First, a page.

Kitchener’s Mob: the New Army to the Somme
by Peter Doyle and Chris Foster
published by The History Press
ISBN 978 0 7509 6495 1
Hardback, large format, 205pp plus bibliography, notes and index. Illustrated.
Cover price £25.
First, basic impression: this is one hell of a book for £25. It is beautifully produced, printed on high quality paper and carries numerous excellent full colour photographs. In terms of sheer value for money, it puts most other books on the subject of the Great War to shame.
Second impression: you don’t need to read this book. I spent a good half an hour just looking at the photos before it dawned on me that it might be a good idea to go back and read it. It is profusely illustrated with a combination of images. Most of the colour photographs are of what we might call militaria: uniform, equipment, insignia, ephemera. We see the minutiae of a soldier’s life: his sewing kit, his badges, his buttons, his boot brushes. In black and white are the contemporary photographs of recruits; of men in training; of men on leave or having their photo taken in a studio before they went overseas.
“Kitchener’s Mob” describes the raising and training of the New Army, that huge and improvised expansion of the British Army that brought ordinary citizens to the battlefield in their hundreds of thousands. It is surely one of the nation’s greatest feats of commitment and organisation. From the formal raising of the armies under Lord Kitchener’s instructions, to the raising of many local units through public subscription and initiative, the book takes us through the challenges of going from a standing start to a large and capable army within a relatively short period of time. It is well written and will appeal to many readers who are unfamiliar with military matters.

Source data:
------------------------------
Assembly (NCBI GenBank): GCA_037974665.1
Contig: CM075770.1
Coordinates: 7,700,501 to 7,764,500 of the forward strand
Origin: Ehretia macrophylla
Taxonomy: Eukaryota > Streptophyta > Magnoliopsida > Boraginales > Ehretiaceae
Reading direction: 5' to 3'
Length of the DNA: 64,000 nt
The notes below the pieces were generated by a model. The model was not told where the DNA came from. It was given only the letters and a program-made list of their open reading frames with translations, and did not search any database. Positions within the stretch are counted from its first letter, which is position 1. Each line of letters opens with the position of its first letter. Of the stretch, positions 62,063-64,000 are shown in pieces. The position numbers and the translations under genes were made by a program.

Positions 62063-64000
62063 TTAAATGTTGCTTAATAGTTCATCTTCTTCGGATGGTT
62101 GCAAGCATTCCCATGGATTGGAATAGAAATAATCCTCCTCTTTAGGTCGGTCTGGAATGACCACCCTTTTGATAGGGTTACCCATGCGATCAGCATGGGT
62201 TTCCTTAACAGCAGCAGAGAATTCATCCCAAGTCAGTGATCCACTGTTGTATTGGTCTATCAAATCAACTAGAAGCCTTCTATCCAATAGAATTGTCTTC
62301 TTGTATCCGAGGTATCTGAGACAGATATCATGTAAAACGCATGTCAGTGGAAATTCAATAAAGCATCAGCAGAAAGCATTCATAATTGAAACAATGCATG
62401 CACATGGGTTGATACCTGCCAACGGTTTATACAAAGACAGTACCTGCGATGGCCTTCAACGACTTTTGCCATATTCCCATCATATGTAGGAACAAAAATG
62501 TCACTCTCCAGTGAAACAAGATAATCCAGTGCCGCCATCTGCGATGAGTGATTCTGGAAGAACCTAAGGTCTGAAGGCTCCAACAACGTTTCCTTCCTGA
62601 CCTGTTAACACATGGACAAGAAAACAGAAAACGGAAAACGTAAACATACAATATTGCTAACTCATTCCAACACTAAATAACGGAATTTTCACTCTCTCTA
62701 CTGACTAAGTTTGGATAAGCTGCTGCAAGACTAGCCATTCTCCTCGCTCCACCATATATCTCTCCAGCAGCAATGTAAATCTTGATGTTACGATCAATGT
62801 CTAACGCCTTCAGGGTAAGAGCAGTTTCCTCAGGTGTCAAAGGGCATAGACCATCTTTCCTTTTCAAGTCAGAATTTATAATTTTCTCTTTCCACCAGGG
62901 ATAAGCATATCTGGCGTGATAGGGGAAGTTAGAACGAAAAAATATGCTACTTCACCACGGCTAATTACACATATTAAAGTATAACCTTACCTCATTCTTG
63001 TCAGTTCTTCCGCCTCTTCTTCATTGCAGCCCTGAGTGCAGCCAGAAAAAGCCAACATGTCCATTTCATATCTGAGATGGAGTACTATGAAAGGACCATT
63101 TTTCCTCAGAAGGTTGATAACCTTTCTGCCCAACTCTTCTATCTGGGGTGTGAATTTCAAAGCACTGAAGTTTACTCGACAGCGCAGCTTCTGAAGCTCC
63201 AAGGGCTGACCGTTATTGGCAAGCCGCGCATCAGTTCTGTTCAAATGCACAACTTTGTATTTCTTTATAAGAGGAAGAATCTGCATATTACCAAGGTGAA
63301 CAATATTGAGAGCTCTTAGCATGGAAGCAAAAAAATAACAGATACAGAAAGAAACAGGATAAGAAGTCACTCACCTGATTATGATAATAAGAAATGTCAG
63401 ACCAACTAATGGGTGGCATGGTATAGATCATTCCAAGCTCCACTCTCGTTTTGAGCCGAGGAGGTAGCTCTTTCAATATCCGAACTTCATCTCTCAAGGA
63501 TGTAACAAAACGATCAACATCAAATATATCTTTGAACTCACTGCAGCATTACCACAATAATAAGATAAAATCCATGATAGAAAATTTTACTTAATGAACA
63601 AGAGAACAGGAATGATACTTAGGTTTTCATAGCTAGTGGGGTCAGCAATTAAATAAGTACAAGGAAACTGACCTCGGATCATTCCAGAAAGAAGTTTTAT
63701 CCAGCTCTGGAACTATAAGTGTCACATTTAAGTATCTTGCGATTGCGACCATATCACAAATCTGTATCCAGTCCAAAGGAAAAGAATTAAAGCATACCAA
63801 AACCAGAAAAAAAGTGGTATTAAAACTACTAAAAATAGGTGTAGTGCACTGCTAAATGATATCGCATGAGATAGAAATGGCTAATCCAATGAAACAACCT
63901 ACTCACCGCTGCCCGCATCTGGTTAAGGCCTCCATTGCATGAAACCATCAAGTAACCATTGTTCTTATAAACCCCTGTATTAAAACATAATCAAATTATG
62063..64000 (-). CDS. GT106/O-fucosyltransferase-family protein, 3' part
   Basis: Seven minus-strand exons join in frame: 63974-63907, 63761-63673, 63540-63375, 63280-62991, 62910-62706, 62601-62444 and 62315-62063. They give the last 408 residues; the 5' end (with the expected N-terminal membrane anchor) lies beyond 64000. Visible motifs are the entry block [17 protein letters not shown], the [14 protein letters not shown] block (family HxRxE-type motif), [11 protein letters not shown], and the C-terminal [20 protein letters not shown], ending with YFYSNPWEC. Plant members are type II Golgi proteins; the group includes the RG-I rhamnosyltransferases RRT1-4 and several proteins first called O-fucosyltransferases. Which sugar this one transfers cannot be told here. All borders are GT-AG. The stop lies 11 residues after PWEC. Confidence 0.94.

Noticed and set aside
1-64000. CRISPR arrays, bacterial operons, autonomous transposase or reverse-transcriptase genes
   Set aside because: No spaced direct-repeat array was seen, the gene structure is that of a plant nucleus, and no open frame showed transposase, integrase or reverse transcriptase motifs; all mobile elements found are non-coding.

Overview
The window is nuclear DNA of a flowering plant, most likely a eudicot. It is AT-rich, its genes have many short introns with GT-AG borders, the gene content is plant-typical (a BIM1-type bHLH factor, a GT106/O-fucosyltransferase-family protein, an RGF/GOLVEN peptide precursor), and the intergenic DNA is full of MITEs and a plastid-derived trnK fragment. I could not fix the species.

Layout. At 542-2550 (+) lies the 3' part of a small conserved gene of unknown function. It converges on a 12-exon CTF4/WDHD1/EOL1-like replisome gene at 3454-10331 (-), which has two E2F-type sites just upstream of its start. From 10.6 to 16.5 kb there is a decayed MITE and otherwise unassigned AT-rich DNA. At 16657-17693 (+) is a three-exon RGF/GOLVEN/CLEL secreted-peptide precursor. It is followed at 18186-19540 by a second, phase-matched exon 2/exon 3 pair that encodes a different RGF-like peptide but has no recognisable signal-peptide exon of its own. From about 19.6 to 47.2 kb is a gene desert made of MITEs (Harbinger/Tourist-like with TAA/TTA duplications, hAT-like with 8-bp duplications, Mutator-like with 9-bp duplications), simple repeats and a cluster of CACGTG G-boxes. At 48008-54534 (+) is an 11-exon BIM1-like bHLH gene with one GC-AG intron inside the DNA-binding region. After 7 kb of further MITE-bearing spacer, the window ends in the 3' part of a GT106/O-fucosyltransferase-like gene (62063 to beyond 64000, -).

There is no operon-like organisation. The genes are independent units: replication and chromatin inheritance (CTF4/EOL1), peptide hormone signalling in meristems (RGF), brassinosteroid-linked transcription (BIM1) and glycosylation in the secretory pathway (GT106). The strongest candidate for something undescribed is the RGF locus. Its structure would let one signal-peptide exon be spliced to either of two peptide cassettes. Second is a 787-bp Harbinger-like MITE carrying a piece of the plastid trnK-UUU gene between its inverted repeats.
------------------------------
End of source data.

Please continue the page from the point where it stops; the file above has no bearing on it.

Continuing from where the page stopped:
In a few days time we will see the 100th anniversary of, for the infantry, the first day of the Battle of the Somme. For many New Army units it would prove to be a day of disaster and disappointment, and to some extent this stems from the high command’s perception that the New Army had not done too well in its earlier actions at Suvla Bay and at Loos. It is a myth that the Somme was the New Army’s initiation into war, although for some units – notably the “pals” of 31st Division – it was their first major action. “Kitchener’s Mob” explains this background very well and avoids the oft-repeated mythology. It also explains that for some New Army units, the first day was one of achievement: the 36th (Ulster) Division at Thiepval, although struggling to hold on to hard-won gains, certainly performed most creditably; the 18th (Eastern) and 30th Divisions at Montauban (the latter largely made up of “pals” units) achieved all that was asked.
A tremendous piece of work and if, inspired by this Somme anniversary, you only buy one book then this is the one I would recommend.